15
Employment Testing in Private Industry

Wanda J. Campbell and David J. Kleinke


ASSESSING CLIENT NEEDS

One of the first lessons that you learn when you make the transition from academe to testing in the private sector is that tests are tools. Organizations want tests that identify competent people, don't have adverse impact, don't offend anyone, look like tests should look, don't cost a lot of money, and can be developed quickly. The job of a corporate psychologist is to find a comfortable balance in meeting these goals, which may at times be in conflict. Personal allegiances to any particular selection tool quickly fall by the wayside if the test cannot meet many of these criteria.

In this chapter, we are going to describe some of the ways corporate psychologists have been performing these balancing acts. We will describe some of what we and our colleagues have learned along the way.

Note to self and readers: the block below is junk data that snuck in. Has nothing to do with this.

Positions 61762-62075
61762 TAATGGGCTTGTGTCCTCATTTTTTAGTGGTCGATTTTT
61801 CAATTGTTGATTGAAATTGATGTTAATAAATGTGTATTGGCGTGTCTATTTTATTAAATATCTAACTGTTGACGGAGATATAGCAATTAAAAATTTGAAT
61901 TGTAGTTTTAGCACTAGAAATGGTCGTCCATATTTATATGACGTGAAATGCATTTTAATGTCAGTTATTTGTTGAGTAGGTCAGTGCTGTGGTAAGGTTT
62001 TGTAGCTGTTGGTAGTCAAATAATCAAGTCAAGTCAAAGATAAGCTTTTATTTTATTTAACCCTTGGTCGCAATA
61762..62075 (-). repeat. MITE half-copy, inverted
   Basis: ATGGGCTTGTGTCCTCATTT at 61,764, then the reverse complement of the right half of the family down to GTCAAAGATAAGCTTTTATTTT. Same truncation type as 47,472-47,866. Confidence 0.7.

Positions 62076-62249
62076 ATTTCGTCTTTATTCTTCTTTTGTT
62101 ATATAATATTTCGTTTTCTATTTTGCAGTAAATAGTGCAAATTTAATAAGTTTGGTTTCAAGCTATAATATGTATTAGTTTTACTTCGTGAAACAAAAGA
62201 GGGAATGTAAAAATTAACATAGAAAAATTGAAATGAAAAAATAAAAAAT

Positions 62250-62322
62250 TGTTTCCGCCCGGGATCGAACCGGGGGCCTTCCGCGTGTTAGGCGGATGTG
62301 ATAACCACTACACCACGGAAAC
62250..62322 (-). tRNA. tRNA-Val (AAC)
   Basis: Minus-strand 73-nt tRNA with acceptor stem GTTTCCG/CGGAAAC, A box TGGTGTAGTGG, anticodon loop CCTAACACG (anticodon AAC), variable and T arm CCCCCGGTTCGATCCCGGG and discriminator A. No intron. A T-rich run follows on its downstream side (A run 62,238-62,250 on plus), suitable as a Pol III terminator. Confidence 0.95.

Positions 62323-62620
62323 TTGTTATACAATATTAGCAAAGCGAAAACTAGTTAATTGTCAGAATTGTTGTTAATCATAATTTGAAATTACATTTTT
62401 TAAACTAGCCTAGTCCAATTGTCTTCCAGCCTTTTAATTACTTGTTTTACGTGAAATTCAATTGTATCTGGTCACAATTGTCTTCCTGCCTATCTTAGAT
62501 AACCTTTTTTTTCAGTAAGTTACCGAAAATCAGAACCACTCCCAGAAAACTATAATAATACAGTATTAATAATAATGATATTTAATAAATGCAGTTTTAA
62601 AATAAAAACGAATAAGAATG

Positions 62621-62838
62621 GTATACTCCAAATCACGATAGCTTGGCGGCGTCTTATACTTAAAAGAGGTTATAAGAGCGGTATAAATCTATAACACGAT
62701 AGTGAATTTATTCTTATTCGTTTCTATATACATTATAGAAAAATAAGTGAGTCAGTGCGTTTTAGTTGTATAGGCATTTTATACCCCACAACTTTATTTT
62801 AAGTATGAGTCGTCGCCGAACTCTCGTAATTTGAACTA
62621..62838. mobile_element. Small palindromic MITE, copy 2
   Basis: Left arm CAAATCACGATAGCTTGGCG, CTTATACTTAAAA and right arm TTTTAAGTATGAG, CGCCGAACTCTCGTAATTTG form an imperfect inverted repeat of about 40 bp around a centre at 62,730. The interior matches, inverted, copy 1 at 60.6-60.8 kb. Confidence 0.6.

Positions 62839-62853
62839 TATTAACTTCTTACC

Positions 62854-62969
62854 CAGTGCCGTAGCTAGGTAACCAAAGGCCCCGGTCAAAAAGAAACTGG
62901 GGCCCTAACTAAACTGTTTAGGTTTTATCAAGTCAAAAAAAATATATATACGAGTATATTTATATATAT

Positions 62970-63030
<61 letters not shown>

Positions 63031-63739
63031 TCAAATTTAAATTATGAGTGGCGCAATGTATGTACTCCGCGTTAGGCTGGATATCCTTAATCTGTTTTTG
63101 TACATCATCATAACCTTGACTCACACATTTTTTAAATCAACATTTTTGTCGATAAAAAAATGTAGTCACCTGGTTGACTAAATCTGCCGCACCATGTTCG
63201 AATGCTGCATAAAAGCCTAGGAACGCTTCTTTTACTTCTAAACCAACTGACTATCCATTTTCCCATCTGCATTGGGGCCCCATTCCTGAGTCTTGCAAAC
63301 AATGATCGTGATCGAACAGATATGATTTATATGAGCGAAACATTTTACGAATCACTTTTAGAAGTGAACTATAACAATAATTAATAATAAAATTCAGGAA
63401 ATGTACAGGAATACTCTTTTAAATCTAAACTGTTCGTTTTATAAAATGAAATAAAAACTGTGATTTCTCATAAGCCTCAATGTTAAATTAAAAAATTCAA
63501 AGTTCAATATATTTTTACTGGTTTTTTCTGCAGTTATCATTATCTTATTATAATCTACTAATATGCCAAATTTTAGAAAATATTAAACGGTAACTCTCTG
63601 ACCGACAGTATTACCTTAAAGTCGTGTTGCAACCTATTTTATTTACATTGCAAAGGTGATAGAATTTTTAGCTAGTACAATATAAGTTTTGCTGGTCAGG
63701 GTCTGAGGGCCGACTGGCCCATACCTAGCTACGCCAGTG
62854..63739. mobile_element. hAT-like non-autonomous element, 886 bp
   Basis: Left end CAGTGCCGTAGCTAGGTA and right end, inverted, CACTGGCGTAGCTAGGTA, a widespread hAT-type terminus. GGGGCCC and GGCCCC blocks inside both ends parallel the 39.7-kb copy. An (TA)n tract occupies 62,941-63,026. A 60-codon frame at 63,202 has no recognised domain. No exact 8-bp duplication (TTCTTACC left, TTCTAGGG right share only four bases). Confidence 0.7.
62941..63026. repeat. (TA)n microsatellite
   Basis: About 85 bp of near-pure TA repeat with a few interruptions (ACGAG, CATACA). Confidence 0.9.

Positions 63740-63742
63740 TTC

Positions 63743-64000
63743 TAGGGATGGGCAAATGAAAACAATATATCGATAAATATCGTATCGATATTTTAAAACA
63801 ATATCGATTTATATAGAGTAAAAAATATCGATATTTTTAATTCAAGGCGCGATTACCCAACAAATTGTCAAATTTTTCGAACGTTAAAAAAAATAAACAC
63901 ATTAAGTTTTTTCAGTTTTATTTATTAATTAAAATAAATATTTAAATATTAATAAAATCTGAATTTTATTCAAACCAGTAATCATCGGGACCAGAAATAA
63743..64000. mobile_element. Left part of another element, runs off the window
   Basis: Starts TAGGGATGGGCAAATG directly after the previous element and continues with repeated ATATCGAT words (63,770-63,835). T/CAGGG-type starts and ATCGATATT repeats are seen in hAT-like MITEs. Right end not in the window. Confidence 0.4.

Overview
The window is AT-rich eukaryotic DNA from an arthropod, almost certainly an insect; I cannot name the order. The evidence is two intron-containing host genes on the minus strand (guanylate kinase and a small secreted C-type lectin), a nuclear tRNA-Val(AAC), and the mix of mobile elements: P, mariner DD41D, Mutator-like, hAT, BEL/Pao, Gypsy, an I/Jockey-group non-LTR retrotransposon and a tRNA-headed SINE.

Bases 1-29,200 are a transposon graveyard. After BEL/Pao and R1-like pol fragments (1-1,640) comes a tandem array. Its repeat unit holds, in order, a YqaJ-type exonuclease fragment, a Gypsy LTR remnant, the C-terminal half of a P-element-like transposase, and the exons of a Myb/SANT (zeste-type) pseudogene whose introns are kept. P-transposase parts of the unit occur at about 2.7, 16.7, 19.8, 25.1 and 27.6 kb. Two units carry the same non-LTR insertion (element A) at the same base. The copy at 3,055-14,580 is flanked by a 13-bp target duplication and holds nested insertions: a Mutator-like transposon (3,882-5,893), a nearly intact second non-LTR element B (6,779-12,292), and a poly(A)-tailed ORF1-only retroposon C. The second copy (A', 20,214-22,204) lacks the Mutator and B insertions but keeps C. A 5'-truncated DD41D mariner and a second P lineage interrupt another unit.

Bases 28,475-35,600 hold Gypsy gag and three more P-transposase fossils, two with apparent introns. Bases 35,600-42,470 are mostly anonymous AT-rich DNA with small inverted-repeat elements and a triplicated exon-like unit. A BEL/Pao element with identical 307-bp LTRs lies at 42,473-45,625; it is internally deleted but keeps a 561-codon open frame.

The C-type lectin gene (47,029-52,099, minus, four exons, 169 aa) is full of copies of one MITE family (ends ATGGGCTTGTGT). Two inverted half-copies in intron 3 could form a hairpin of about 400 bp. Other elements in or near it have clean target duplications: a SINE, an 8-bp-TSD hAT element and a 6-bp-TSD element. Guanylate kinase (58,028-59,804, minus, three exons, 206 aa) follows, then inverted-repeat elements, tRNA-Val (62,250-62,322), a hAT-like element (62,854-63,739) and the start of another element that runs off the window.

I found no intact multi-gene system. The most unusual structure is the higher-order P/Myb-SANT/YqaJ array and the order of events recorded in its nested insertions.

What Kind of Test Is Best for the Particular Need?

When you are faced with a need for a selection instrument, the first issue is what type of test should be used. Resolving this issue is not about reliability and validity. Certainly, reliability and validity are important in evaluating selection instruments; however, there are a number of different testing technologies that can produce reliable and valid tests. Your responsibility is to find the technology that will best meet the needs of your client.

Therefore, your first job is to find out what the client's needs are. What are the problems? Are the people selected unable to complete the training program?

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